A green card is a form of photo identification that shows that a non-citizen is a legal permanent resident of the United States, reports the U.S. Department of Homeland Security. Most immigrants obtain green cards through family members, employers, or their refugee or asylum-seeking status.
Permanent residents of the United States must carry their green cards with them at all times, according to U.S. Citizenship and Immigration Services. Immigrants need green cards to be able to find legal employment, apply for Social Security cards, obtain driver's licenses and return to the United States after a journey to another country. Green card holders must renew their cards every 10 years, or every two years if the immigrant is a conditional card holder, as of 2015. Immigrants lose their green cards if they move abroad permanently, are ordered to leave the country, or complete the naturalization process and become citizens.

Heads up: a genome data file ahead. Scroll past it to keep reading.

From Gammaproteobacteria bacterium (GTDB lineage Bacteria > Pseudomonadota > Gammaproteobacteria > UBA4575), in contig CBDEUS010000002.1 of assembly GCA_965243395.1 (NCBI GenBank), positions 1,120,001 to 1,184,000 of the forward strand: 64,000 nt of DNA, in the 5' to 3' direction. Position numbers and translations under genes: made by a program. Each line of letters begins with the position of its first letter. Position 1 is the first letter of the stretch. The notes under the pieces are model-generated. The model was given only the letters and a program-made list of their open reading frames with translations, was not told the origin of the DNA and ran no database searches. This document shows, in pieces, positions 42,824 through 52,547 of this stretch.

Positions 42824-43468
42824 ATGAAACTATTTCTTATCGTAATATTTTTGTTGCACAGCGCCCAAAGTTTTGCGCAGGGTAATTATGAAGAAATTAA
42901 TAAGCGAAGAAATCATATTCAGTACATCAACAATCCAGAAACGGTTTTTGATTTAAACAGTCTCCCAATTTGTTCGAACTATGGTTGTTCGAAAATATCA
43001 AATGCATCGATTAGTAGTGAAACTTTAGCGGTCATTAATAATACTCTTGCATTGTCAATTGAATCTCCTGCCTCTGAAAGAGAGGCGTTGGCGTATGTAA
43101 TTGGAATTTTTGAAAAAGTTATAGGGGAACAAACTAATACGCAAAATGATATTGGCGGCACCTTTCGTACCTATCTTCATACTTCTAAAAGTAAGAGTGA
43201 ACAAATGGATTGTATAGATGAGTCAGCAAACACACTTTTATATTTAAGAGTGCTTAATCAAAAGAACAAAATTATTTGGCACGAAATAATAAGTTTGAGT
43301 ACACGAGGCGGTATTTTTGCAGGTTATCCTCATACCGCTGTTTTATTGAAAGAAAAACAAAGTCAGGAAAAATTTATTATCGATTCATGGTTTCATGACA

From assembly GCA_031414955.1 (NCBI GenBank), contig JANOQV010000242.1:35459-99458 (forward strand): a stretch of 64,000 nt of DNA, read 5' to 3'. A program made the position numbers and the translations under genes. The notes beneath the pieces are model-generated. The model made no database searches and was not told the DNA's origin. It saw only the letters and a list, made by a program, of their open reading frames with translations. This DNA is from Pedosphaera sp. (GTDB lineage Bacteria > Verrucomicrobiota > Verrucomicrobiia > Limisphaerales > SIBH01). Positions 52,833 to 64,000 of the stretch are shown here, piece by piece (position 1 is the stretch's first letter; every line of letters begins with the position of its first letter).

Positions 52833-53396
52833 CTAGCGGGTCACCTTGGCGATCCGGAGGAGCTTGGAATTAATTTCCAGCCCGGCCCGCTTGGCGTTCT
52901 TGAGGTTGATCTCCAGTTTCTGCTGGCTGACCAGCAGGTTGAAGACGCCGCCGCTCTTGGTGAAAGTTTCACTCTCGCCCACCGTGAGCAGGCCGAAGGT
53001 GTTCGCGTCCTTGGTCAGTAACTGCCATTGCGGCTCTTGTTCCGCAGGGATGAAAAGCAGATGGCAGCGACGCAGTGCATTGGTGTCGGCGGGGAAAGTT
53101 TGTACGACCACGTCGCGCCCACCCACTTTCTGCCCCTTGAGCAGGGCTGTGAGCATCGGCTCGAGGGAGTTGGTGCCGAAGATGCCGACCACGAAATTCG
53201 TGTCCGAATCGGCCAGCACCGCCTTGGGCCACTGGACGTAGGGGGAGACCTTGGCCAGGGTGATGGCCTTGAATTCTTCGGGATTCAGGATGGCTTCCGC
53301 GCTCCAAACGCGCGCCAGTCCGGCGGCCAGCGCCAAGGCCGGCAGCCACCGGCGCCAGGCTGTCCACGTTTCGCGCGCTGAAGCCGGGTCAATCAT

Although the U.S. government allows green card holders to work and live in the country, they do not have all the rights of U.S. citizens. Green card holders cannot vote in U.S. elections, and they must live in the United States for at least five years to be eligible for assistance and benefit programs such as Supplementary Security Income, Temporary Assistance for Needy Families, Full-Scope Medicaid and the Children's Health Insurance Program.